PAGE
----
When I was eighteen, a senior at Mt. Vernon High School, I had an English teacher who clearly hated the very sight of me. Believe me when I say he let me know on numerous occasions that this was the case. I’m not sure why, it might have been the long hair (yes, I once had long hair—no, I did not sport a mullet), it might have been my look of boredom at his monotonous tone, I really can’t say. But he allowed his hatred for me to squash any glimmer of talent I might have shown.

At his bequest, in other words, homework, I wrote a poem about a fledgling bird leaving the nest. I thought it was quite good since my normal poetic take was far darker. Handing back our assignments he smirked at me; at the top of the page was an extraordinarily large, red F. I couldn’t believe it. So, I confronted him—trotting up to his desk I slammed it down and demanded his reasoning. He pointed to a paragraph he had written at the bottom of the page which went something like this, “This work is far too professional for a person like you to have written and therefore it must have been plagiarized.”

I was dumbstruck! Maybe not the first time, certainly not the last, but I was! And I was angry. I told him I could prove it was my work which evoked from him some long forgotten snide remark. I went home and gathered up my rough drafts, of which there were several, and prepared mentally for the next day’s battle. I also spoke with my mother who gladly offered to storm in and give him a good boot in the ass.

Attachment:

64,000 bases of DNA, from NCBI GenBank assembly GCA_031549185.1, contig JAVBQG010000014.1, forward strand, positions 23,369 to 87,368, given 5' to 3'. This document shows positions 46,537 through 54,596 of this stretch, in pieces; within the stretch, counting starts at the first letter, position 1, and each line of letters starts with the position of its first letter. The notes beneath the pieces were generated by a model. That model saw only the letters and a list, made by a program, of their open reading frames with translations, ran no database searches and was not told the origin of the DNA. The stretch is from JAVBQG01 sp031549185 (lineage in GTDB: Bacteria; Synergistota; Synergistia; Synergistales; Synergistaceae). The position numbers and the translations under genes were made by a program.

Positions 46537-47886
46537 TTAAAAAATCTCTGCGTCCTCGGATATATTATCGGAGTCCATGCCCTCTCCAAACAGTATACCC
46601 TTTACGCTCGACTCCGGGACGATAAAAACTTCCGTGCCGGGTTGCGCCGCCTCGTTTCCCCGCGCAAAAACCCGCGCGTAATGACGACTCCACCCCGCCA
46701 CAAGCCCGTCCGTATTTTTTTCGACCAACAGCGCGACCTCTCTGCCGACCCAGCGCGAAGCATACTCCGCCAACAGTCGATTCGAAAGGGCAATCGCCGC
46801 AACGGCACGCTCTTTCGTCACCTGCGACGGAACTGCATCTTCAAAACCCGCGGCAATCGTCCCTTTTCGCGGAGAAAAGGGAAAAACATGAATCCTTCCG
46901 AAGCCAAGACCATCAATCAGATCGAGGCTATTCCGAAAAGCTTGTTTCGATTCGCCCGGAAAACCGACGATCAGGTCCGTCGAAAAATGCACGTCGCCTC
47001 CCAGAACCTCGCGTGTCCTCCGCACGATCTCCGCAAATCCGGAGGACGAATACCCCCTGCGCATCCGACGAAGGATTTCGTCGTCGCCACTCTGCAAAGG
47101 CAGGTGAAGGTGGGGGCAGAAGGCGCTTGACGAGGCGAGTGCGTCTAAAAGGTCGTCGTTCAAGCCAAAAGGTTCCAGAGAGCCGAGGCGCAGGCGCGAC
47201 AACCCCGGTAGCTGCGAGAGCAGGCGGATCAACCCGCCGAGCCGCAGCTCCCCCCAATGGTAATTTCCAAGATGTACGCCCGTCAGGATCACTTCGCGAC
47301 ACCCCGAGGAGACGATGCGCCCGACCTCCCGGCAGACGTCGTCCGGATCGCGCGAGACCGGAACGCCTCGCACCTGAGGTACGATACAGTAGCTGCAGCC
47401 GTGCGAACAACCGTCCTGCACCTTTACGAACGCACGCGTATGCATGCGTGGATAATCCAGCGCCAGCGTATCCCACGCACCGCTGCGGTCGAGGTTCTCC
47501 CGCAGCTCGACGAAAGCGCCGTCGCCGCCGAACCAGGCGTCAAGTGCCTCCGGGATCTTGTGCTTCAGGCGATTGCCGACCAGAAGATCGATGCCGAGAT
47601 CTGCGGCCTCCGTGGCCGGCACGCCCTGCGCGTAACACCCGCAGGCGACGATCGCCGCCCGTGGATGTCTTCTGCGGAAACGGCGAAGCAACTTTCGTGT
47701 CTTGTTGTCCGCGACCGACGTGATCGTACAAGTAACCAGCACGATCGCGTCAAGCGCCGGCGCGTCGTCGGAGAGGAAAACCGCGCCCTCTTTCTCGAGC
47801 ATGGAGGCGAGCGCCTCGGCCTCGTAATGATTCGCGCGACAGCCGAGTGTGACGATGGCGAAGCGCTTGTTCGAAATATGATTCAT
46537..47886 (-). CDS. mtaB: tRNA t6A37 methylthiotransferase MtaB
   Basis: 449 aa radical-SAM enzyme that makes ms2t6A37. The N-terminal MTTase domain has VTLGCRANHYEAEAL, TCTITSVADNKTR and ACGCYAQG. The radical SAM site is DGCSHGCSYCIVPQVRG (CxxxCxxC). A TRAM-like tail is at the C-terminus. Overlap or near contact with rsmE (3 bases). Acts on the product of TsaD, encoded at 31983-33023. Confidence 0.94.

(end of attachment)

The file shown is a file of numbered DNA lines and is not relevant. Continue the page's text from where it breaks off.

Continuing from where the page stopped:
The class bell rang, signaling my arrival at the battlefront, and I threw my rough drafts down upon his desk with the vigor of a dueling glove to my enemy’s face. I said nothing. I simply walked to my seat and sat; waiting.

Suddenly, my teacher got up from his desk and walked the long walk to mine, put down my poem and walked away. An A-. Would he give an A- to the professional I had supposedly copied from? Then I read his reason for the minus, “Typing errors marred your paper.” There were three. And they had been fixed by White Out as we were taught to do in the typing class I had taken at the same high school.

I was livid. I brought it up to his desk and looked him square in the eye and said, “You just couldn’t give me an A, could you?”

Nearly thirty years later I find myself writing and wondering where my voice had been; I feel like I had been silenced for so very long. Silenced by one public act of writing, showing my work to my classmates and to my then little world, that was stomped beneath the Jackboot of an uncaring and perhaps jealous educator. No, I don’t believe all educators are angry want-to-be writers. In fact, I’ve been lucky enough to have a few inspiring teachers in history and art for example. But still I wonder, what life might have I led if I had started a writing career as a younger man? What great novel might I have left behind in my silence?

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